Old and New World mythologies share many traits. Names change with region and era, but the same old symbols keep showing up. I show the Parabiago plate, once again, which best depicts the Greek and Roman mythologies – but now I want to apply it to Native American mythology in the Southeast. Robert Graves coined the term Triple Goddess; which is what you see here highlighted in green. Graves labeled the three after the three stages of life: the Maiden, the Mother, and the Crone (Sorry, about the Crone – don’t shoot the messenger).
Sometimes mythologies separate the aspects into separate deities and sometimes they merge into one or even two goddesses. I see Persephone as both the earthly Maiden and the Crone (when she descends to the underworld). Demeter remains the earthbound mother. I prefer to see the Maiden (on the left) as Flora of Roman mythology and her lover is the West Wind (the Greek, Zephyrus or the Roman, Favonius). In the Southern Death Cult, Native Americans have the Corn Mother (the nature deity also known as the Old Woman Who Never Dies). Nokomis is such a spirit – you see her in Ojibwe traditional stories and in The Song of Hiawatha by Henry Wadsworth Longfellow. Nokomis shares her lover with Flora – the Ojibwa call the West-Wind, Mudjekeewis and he fathered Hiawatha.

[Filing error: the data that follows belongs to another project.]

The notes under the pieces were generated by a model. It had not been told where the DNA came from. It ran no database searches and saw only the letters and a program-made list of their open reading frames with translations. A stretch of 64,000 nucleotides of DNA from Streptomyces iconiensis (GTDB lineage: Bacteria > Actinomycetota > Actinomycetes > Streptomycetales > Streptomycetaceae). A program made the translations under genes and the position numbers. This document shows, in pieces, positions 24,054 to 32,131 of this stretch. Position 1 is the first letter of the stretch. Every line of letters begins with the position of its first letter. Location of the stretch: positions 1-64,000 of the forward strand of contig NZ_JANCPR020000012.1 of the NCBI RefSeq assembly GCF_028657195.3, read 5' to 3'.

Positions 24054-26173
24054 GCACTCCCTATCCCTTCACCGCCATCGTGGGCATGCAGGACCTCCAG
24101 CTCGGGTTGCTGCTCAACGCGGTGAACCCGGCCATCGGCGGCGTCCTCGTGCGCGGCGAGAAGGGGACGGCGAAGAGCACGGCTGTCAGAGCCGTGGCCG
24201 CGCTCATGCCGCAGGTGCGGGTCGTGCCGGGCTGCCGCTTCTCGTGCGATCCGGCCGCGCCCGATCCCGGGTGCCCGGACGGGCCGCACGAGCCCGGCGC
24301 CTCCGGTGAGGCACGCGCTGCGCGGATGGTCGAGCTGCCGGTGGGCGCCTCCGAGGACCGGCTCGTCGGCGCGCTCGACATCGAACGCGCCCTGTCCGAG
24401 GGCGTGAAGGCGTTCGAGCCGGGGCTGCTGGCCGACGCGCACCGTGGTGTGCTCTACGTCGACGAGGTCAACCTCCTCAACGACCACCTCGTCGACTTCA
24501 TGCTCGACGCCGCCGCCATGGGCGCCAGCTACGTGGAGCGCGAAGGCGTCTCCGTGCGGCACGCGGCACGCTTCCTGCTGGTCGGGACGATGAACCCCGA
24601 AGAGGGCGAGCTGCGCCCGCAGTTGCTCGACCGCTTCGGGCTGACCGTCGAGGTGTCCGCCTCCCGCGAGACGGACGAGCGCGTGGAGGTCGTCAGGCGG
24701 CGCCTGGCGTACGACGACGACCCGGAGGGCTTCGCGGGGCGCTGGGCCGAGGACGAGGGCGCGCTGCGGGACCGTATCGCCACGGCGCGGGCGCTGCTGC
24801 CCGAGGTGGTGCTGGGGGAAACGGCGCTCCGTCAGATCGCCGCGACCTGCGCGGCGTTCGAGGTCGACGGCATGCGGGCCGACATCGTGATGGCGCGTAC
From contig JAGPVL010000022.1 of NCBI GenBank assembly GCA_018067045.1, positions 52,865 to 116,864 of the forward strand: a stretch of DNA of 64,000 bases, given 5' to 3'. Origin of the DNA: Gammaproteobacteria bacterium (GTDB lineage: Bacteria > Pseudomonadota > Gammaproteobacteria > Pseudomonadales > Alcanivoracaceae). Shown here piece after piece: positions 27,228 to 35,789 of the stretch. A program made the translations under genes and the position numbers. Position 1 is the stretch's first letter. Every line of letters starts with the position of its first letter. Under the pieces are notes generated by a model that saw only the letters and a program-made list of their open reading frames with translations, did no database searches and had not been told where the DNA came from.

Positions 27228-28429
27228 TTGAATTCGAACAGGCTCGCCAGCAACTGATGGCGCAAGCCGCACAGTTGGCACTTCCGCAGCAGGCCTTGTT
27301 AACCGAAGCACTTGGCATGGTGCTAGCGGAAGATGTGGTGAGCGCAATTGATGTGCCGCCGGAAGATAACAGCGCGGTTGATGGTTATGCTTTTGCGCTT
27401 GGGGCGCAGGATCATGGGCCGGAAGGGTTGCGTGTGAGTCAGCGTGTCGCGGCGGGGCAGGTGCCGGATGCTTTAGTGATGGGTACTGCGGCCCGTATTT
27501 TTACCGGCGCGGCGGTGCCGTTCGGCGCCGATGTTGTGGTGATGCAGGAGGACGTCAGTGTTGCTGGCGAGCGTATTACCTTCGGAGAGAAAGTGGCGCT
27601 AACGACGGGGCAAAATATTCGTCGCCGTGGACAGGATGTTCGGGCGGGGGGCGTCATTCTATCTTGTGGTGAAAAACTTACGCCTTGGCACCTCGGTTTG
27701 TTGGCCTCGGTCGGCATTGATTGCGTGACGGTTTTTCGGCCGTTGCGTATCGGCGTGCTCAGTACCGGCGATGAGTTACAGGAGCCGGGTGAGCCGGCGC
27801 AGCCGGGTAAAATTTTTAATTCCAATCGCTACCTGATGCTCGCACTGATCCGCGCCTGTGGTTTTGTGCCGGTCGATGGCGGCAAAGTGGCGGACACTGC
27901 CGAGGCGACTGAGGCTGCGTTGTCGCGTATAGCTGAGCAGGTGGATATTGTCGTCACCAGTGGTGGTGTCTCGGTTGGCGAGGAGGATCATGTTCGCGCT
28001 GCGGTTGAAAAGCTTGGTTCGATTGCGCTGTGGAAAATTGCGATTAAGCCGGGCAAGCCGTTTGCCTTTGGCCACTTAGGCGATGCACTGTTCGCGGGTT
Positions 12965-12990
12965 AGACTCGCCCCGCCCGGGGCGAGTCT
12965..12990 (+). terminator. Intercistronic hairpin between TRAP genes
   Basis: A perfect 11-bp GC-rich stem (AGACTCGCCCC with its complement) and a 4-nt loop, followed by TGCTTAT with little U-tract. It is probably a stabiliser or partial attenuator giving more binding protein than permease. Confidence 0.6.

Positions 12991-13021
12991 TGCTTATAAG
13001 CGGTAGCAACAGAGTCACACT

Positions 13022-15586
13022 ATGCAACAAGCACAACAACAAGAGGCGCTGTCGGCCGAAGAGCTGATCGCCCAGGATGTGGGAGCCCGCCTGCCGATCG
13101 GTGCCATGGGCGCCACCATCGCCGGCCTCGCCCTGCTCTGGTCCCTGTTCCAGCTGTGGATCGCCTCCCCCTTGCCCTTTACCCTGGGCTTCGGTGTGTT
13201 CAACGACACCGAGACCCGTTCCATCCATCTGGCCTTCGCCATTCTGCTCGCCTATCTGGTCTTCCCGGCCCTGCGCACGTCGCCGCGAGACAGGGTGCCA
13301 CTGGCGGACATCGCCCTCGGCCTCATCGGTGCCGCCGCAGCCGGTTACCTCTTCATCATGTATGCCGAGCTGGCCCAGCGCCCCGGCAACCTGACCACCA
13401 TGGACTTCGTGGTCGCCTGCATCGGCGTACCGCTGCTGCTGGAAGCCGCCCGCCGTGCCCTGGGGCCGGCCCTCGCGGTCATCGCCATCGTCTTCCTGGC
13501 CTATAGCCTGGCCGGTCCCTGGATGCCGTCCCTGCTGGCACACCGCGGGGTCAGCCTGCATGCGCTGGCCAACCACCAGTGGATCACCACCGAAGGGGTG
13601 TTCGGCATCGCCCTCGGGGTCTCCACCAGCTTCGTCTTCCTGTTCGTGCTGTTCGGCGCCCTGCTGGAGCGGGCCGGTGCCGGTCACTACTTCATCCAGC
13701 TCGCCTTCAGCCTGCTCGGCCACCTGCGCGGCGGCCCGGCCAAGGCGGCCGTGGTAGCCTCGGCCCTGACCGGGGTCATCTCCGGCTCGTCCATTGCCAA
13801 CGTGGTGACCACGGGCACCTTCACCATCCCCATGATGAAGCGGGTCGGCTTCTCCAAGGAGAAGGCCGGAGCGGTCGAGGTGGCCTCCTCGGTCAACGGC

So what about the Little People? I highlighted the Karpoi (the Fruits work for Gaia) in red and the Seminoles, and others descended from the Southern Death Cult called dwarves – the Fastachee or the “Little Givers.” Matches those guys on the Parabiago plate. Mother nature deities work for the local Mother Nature, in many culture. Sometimes they work for mineral and craftsman gods, as well. Hephaestus, Ptah of Egypt, and good old Santa Claus have their own little guys to do the work. More on the corn goddesses tomorrow. I switched from Tricksters to Fertility deities, in my novel – so I’m backpedaling to make some changes. I hope to allude to Southern Death Cult deities and Nokomis, in my final draft. One further note, Nokomis, Florida is nearby Ringling’s winter home and where many Little People lived. Coincidence – I think not.